- Anise essential oil is derived from the perennial herbal plant anise or aniseed (Pimpinella anisum). One of its primary uses was to promote digestive health.
- From loosening mucus to fighting various bacterial and fungal strains, anise oil offers many boons to your health.
How to Use: Anise’s therapeutic benefits and licorice-like flavor were recognized and used by many ancient civilizations. Today, many pharmaceuticals seek to take advantage of anise’s benefits by adding the herb to certain drugs, like cough syrup and throat medications.1
However, as far as pharmaceuticals go, these drugs are neither all-natural nor safe. For you to maximize the benefits of this herb, I recommend you use it in its natural form, or as anise oil.
Anise is often confused with fennel (Foeniculum vulgare) because both plants come from the Apiaceae family and have a similar taste.2 Anise is also confused with another herb called Chinese star anise (Illicium verum), which is widely used in Asian countries and used to make the drug Tamiflu.
The composition of anise essential oil varies depending on where it is produced. However, in general, the oil has about 80 to 90 percent anethol, which is responsible for its odor as well as some of its beneficial properties.5 Anethol’s structure is similar to the catecholamines adrenaline, nor-adrenaline and dopamine.
Other chemical components found in anise oil are estragol (makes up about 10 to 15 percent), eugenol p-eresol: propionic, butyric, myristic and anisic alcohol.
How to make at home: Large-scale production of anise oil involves the steam distillation of dried anise seeds. The entire process is called botanical terminology and produces a clear-colored oil. However, you may also create your own infused anise oil at home. If you’re interested, below is a guide from eHow:
What You Need:
•Dried anise seeds
•Carrier oil (e.g. almond oil)
•Mortar and pestle
1.Grind the dried seeds with the mortar and pestle to release the oil and scent of anise, but not too much that it will turn into a fine powder.
2.Transfer the oil into the glass container until it’s almost full.
3.Pour the carrier oil into the container until the anise oil is completely submerged.
4.Seal the container and keep it exposed to the sun. The sun’s heat will help release the oil from the crushed seeds.
5.Drain the oil through a cheesecloth to remove the anise seeds. Once done, store the finished product in a cool and dry place.
How Does Anise Oil Work?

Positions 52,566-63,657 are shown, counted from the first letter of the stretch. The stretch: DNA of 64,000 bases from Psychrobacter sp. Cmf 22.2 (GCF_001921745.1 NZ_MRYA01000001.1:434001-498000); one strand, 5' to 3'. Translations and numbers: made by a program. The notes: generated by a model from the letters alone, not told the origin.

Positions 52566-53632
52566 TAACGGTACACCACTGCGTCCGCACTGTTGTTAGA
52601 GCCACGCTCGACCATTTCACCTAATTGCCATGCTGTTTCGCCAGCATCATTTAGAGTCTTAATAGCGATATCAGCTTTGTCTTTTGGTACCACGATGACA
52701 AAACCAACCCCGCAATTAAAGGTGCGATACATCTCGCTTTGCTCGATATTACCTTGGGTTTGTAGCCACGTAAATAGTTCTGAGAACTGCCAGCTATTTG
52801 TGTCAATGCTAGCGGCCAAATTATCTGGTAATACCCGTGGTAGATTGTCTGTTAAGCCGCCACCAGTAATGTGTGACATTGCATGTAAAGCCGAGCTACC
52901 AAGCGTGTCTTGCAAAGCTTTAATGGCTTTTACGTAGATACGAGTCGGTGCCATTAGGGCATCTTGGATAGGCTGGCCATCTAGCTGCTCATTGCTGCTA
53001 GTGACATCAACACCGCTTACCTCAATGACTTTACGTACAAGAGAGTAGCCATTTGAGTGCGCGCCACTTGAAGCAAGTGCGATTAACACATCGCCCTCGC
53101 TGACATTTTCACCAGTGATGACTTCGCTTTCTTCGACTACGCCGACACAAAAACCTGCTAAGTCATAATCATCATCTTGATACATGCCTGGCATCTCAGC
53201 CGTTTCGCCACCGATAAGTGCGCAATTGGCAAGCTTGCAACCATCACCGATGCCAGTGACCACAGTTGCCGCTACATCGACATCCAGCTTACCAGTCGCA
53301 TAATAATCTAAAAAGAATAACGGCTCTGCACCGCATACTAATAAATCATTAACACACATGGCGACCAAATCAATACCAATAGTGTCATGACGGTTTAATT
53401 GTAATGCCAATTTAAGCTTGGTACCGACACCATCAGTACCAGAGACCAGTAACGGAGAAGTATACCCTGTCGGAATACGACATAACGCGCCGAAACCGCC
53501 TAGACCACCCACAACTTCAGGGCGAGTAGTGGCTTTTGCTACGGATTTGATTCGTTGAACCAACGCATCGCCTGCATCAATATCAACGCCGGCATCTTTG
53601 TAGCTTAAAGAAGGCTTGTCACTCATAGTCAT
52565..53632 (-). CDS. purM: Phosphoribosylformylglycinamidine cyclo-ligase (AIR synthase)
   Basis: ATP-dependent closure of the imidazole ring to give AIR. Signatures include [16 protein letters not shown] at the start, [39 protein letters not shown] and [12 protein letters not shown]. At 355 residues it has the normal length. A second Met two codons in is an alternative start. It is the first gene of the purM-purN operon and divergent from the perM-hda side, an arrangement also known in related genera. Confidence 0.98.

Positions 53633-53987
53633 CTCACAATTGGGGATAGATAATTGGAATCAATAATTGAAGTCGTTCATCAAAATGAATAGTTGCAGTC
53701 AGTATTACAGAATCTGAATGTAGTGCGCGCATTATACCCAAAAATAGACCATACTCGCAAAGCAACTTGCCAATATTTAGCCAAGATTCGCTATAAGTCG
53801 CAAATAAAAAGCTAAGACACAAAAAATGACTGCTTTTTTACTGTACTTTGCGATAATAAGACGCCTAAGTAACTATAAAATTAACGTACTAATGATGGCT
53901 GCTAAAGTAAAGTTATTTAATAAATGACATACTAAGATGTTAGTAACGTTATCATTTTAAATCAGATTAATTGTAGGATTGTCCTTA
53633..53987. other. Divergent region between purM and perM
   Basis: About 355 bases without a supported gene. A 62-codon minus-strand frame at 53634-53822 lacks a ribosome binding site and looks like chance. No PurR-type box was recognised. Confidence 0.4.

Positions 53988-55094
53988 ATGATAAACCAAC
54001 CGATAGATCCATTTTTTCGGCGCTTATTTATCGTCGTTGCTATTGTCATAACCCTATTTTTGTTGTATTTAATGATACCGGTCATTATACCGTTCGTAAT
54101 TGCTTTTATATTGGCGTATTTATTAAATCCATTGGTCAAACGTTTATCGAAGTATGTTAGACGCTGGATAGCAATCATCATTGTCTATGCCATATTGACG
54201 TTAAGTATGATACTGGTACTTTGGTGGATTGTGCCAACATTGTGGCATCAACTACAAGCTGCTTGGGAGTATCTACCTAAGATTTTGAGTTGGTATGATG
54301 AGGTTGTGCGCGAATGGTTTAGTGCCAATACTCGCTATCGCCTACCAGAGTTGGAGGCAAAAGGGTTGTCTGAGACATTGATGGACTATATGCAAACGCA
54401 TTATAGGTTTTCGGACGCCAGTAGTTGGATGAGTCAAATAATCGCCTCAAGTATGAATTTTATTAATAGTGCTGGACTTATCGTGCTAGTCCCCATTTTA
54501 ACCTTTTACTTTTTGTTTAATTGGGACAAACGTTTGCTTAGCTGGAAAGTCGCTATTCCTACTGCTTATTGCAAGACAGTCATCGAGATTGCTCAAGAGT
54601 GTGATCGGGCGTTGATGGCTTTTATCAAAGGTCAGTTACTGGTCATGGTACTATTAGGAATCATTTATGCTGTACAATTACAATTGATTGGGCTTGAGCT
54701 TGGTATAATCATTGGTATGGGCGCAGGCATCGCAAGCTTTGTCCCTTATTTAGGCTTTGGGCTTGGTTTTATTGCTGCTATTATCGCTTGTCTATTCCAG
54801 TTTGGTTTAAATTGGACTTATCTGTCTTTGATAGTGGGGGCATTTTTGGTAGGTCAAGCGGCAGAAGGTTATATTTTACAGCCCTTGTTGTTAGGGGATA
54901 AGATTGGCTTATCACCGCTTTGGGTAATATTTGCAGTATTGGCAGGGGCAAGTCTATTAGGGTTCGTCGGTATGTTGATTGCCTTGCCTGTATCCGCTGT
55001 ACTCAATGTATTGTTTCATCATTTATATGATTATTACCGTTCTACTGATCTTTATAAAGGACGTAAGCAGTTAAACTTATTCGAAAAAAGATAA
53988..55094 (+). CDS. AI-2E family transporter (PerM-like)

Like other essential oils, anise oil should first be diluted before use. Essential oils are highly concentrated and may cause sensitizations in the user. Oil of anise should be first mixed with carrier oils like sweet almond oil, wheatgerm oil and jojoba oil.8 Once diluted, anise oil works best when inhaled or used in a diffuser. It can also be applied topically as a massage oil.
Is Anise Oil Safe?
The anethol and estragole found in anise seeds have a structure similar to that of a compound called safrole, a known hepatotoxin and carcinogen. While anethol and estragole have shown toxicity in rodents, anise oil is deemed generally safe for human consumption. It does not pose a threat to humans when it is consumed or used in moderation.
However, when used or consumed in heavy doses, it was found to aggravate certain type of cancers, as anise is an estrogenic agent.8, 9 Pregnant and nursing women may benefit from using this essential oil, particularly to promote breast milk production and normal menstruation and to reduce pain. The oil may even benefit men by boosting their libido. However, I strongly advise consulting a physician before use.
Parents should also avoid administering anise oil or any essential oil directly on the highly delicate skin of infants and young children.
Side Effects of Anise Oil
As is the case with other oils, anise oil can cause allergic reactions in some people. Individuals with any type of skin condition should avoid using this oil. Avoid this oil if you have allergies to pollen, celery, or carrots. It can take 1 to 5 milliliters of anise oil to cause nausea, vomiting, seizures and pulmonary edema.
Immediately call your doctor if you experience any of these side effects upon the use of oil of anise:
•Any allergic reaction
•Mouth or lip inflammation
•Nausea, vomiting, or seizures